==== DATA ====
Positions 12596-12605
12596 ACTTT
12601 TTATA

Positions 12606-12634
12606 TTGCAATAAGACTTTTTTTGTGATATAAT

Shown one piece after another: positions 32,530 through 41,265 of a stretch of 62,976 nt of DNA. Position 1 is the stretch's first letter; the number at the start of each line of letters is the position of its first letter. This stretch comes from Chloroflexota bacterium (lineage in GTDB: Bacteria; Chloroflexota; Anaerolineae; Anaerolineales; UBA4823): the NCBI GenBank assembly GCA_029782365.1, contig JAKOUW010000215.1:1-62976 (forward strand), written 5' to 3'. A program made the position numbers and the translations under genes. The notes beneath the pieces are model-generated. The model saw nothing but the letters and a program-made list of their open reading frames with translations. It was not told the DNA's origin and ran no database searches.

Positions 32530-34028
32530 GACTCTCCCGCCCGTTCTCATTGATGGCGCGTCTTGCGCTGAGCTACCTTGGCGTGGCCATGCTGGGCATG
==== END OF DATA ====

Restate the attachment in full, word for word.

Positions 12596-12605
12596 ACTTT
12601 TTATA

Positions 12606-12634
12606 TTGCAATAAGACTTTTTTTGTGATATAAT

Shown one piece after another: positions 32,530 through 41,265 of a stretch of 62,976 nt of DNA. Position 1 is the stretch's first letter; the number at the start of each line of letters is the position of its first letter. This stretch comes from Chloroflexota bacterium (lineage in GTDB: Bacteria; Chloroflexota; Anaerolineae; Anaerolineales; UBA4823): the NCBI GenBank assembly GCA_029782365.1, contig JAKOUW010000215.1:1-62976 (forward strand), written 5' to 3'. A program made the position numbers and the translations under genes. The notes beneath the pieces are model-generated. The model saw nothing but the letters and a program-made list of their open reading frames with translations. It was not told the DNA's origin and ran no database searches.

Positions 32530-34028
32530 GACTCTCCCGCCCGTTCTCATTGATGGCGCGTCTTGCGCTGAGCTACCTTGGCGTGGCCATGCTGGGCATG